Compute keyed checksum of data using HMAC-SHA1. The outhash buffer must be deallocated by the caller.

Return value: Returns GSASL_OK iff successful.

Since: 1.3


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11 Memory Handling

gsasl_free

Function: void gsasl_free (void * ptr)

ptr: memory pointer

Invoke free( ptr ) to de-allocate memory pointer. Typically used on strings allocated by other libgsasl functions.

This is useful on Windows where libgsasl is linked to one CRT and the application is linked to another CRT. Then malloc/free will not use the same heap. This happens if you build libgsasl using mingw32 and the application with Visual Studio.

Since: 0.2.19


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12 Error Handling

Most functions in the GNU SASL Library return an error if they fail. For this reason, the application should always catch the error condition and take appropriate measures, for example by releasing the resources and passing the error up to the caller, or by displaying a descriptive message to the user and cancelling the operation.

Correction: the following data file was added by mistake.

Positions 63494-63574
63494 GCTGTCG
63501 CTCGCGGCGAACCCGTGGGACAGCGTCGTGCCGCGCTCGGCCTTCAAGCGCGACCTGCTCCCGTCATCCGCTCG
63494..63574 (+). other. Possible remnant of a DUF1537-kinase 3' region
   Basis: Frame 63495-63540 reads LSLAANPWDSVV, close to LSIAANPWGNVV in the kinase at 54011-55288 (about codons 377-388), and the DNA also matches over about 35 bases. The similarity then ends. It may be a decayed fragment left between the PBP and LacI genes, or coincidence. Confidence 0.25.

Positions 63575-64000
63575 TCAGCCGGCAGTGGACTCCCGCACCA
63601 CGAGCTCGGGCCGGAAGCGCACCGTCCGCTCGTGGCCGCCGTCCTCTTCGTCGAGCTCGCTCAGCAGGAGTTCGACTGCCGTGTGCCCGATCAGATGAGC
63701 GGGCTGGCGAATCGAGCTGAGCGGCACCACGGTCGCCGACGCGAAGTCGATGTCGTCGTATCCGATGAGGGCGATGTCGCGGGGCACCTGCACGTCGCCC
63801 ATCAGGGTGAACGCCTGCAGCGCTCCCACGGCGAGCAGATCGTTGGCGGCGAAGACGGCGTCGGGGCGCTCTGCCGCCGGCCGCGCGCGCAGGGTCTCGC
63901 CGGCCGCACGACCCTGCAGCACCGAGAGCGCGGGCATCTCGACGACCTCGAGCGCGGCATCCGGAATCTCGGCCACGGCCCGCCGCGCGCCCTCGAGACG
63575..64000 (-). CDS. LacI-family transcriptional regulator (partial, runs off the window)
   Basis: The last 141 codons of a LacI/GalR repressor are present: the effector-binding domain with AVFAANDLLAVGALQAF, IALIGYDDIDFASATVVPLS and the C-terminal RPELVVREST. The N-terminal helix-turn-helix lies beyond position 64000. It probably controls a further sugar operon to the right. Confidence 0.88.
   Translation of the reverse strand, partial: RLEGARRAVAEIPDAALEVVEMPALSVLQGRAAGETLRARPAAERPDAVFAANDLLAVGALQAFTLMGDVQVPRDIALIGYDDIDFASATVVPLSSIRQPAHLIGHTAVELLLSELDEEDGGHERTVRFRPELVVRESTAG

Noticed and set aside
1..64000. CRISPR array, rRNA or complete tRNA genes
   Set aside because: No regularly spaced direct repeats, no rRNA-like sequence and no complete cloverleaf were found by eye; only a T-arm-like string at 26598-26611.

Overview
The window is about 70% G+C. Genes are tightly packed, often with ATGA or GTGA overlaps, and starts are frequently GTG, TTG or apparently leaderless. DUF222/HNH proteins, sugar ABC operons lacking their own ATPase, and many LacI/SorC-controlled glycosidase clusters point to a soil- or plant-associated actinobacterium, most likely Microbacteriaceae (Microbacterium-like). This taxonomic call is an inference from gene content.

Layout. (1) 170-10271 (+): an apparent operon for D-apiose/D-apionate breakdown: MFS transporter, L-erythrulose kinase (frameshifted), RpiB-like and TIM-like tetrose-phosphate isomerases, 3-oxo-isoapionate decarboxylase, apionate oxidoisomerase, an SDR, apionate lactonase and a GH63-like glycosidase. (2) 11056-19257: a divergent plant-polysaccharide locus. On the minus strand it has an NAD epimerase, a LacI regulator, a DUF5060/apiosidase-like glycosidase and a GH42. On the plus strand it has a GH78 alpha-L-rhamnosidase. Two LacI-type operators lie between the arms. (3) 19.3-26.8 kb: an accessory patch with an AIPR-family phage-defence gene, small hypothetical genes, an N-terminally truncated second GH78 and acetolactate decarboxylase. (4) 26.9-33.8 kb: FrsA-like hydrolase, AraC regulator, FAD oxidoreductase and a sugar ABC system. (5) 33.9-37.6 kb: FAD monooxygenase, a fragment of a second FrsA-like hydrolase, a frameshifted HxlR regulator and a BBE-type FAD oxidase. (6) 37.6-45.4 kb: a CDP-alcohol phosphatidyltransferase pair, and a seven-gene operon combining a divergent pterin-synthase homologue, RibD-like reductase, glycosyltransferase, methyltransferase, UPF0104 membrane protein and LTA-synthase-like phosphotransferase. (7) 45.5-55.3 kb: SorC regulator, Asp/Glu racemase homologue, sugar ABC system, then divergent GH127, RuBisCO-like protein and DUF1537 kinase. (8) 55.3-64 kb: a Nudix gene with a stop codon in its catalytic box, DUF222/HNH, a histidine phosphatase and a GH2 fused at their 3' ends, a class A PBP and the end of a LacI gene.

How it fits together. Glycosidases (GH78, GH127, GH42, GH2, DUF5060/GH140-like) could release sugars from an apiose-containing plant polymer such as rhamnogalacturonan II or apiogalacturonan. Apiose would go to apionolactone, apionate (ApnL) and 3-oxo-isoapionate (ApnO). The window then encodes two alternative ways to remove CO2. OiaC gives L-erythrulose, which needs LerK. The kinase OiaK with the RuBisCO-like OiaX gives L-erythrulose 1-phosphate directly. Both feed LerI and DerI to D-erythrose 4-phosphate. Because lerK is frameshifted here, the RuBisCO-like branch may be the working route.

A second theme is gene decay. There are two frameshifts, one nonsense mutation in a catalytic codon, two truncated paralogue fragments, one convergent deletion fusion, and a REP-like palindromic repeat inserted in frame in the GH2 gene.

Some error values do not indicate a system error or an error in the operation, but the result of an operation that failed properly.


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12.1 Error values

Errors are returned as int values.

The value of the symbol GSASL_OK is guaranteed to always be 0, and all other error codes are guaranteed to be non-0, so you may use that information to build boolean expressions involving return codes. Otherwise, an application should not depend on the particular value for error codes, and are encouraged to use the constants even for GSASL_OK to improve readability. Possible values are:

GSASL_OK

Libgsasl success

GSASL_NEEDS_MORE

SASL mechanism needs more data

GSASL_UNKNOWN_MECHANISM

Unknown SASL mechanism

GSASL_MECHANISM_CALLED_TOO_MANY_TIMES

SASL mechanism called too many times

GSASL_TOO_SMALL_BUFFER

SASL function needs larger buffer (internal error)

GSASL_FOPEN_ERROR

Could not open file in SASL library

GSASL_FCLOSE_ERROR

Could not close file in SASL library

GSASL_MALLOC_ERROR

Memory allocation error in SASL library